The provincial and federal government both declined to provide comment on the Wet’suwet’en announcement, telling The Narwhal in separate emails there would be “more to say in the coming days.”
Wet’suwet’en hereditary chiefs finalized the draft agreement on Feb. 29 with Scott Fraser, B.C. minister of Indigenous relations and reconciliation, and Carolyn Bennett, federal minister of Crown-Indigenous relations, who said they’d return to ratify the memorandum if all the clans agreed to it.
It is unclear if Wet’suwet’en Peoples still need to vote on the memorandum before it is ratified with the province and federal government.
The Narwhal reached out to three Wet’suwet’en chiefs, Chief Na’Moks, Chief Smogelgem and Chief Hagwilnegh, and the Gidimt’en clan but did not receive a response in time for publication.
Coastal GasLink construction remains ongoing amid the pandemic despite growing concerns that its work camps could facilitate the spread of the virus within remote communities.
A new way forward for land claims?
Just two short months ago, the conflict on Wet’suwet’en territory dominated national headlines. The Wet’suwet’en traditional territory comprises 22,000 square kilometres in central B.C.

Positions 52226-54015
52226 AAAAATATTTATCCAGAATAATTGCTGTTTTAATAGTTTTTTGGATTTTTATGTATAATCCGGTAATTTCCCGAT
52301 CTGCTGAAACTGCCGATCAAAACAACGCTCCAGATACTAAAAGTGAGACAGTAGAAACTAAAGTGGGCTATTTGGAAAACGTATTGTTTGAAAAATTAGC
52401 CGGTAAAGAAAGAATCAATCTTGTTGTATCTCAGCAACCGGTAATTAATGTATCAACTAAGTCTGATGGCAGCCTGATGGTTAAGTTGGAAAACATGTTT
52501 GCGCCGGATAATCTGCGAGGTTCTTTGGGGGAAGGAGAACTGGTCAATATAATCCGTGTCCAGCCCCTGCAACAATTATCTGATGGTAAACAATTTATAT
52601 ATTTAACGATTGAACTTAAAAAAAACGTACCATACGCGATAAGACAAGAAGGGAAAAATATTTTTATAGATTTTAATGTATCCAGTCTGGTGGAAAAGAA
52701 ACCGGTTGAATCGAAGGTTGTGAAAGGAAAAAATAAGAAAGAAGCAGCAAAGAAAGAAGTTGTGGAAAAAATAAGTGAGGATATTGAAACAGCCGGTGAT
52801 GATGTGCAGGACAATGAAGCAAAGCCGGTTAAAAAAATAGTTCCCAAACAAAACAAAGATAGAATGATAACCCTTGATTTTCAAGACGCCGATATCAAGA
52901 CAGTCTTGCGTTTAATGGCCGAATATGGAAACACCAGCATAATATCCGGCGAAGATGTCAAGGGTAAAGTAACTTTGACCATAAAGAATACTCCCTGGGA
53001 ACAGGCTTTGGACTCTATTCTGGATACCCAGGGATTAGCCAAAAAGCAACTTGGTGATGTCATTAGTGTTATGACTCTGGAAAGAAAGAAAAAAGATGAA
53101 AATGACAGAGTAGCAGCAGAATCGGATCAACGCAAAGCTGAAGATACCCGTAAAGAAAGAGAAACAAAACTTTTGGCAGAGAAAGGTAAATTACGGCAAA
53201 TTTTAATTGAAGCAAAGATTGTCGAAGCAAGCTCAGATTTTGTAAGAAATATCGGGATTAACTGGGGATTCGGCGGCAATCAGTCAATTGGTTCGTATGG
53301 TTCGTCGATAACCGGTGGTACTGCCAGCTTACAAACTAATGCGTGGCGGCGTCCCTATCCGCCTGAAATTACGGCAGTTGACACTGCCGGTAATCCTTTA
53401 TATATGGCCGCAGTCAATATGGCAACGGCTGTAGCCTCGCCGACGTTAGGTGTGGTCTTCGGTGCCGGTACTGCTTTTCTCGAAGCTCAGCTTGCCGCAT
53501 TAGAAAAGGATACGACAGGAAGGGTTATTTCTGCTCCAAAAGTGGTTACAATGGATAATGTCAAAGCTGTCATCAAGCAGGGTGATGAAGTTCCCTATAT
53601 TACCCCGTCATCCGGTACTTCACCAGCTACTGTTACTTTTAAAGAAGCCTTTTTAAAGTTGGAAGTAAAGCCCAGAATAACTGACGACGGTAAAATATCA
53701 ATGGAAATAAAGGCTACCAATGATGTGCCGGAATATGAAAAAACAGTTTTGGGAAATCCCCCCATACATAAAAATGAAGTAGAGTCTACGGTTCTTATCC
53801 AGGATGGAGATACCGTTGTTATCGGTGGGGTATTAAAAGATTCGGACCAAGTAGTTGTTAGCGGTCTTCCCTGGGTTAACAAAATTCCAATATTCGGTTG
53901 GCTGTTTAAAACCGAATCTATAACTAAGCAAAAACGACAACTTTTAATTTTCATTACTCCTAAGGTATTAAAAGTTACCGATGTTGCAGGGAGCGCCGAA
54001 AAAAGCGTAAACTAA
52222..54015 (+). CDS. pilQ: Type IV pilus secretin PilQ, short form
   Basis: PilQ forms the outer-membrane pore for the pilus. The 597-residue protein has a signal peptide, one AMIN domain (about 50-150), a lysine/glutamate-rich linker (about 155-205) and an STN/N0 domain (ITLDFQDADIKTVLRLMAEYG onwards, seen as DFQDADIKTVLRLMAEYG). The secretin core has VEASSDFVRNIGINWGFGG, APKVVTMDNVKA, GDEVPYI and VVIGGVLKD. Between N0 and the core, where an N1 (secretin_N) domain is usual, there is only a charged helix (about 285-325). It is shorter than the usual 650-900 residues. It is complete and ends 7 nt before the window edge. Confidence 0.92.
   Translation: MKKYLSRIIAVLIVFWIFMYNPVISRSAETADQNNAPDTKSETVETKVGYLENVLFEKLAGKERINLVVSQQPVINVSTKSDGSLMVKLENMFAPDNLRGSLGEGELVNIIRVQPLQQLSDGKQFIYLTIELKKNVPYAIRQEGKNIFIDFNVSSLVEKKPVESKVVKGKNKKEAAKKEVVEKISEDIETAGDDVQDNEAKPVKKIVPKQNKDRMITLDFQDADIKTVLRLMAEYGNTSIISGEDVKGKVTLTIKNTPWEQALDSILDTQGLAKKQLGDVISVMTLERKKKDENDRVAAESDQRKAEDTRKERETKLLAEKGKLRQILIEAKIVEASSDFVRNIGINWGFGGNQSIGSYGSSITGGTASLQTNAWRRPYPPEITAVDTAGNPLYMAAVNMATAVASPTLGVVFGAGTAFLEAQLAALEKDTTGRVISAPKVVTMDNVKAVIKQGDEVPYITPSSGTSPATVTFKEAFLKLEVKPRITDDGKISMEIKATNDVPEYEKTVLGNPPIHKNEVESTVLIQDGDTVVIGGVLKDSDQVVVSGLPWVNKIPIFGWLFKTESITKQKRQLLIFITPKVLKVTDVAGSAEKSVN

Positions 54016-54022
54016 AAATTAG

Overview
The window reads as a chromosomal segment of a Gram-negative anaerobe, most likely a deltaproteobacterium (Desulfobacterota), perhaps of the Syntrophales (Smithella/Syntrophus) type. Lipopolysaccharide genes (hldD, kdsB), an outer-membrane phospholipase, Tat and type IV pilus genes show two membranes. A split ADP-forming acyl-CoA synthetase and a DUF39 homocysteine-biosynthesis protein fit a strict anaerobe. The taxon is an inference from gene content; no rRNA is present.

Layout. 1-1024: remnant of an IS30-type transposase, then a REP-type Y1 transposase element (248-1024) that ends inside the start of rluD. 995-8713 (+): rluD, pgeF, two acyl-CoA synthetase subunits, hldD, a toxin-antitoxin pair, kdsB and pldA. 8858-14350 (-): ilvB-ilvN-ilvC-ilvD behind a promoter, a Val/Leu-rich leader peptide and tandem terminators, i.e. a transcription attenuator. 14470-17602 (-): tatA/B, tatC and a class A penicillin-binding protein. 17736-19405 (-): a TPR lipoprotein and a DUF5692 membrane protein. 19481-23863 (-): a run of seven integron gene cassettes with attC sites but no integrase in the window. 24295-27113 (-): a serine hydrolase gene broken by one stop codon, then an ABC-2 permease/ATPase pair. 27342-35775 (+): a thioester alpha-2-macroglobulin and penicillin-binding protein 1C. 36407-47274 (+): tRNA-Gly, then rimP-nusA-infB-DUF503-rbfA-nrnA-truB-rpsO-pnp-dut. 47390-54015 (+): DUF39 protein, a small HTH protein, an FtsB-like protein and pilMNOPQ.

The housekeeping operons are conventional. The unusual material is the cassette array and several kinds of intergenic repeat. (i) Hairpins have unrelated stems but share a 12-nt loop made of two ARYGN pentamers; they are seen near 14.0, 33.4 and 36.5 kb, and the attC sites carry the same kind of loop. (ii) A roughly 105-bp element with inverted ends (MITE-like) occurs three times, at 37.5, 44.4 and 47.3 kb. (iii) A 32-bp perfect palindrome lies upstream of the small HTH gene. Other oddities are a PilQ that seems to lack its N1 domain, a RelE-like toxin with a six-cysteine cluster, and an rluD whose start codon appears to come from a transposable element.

The Coastal GasLink pipeline crosses Wet’suwet’en territory and, although approved by the province, was vocally opposed by Wet’suwet’en hereditary chiefs.
The pre-dawn raids in February on the Wet’suwet’en camps by the RCMP, armed with tactical weapons and police dogs, sparked outrage and protest across the country by Wet’suwet’en supporters, many of whom occupied the B.C. legislature. Widespread solidarity actions led to the federal and provincial governments agreeing to sit down with hereditary chiefs to resolve outstanding legal issues around Wet’suwet’en rights and title.
The conflict stoked national debate about the significance of Indigenous title claims, particularly in B.C. where the majority of the province is unceded land with unresolved territorial claims. Against Canada’s own legal requirements, many of those territorial claims have been treated as non-existent, with unceded land considered Crown land.
Traditionally, land title claims are negotiated through modern-day treaties or, as in the case of the Tsilhqot’in First Nation, are fought within the courts. Some call this Canada’s “prove it” approach. Rather than acknowledging Indigenous rights and title to begin with, which exist according to both Indigenous law and Canadian law, First Nations are forced to prove it in court.